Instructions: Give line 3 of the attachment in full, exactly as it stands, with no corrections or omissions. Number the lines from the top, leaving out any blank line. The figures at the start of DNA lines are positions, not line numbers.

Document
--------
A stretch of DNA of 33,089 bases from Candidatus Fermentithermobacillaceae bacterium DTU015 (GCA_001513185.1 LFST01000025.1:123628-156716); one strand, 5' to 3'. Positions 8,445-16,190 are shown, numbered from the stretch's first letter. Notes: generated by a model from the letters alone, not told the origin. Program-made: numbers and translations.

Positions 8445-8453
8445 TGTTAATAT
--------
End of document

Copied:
8445 TGTTAATAT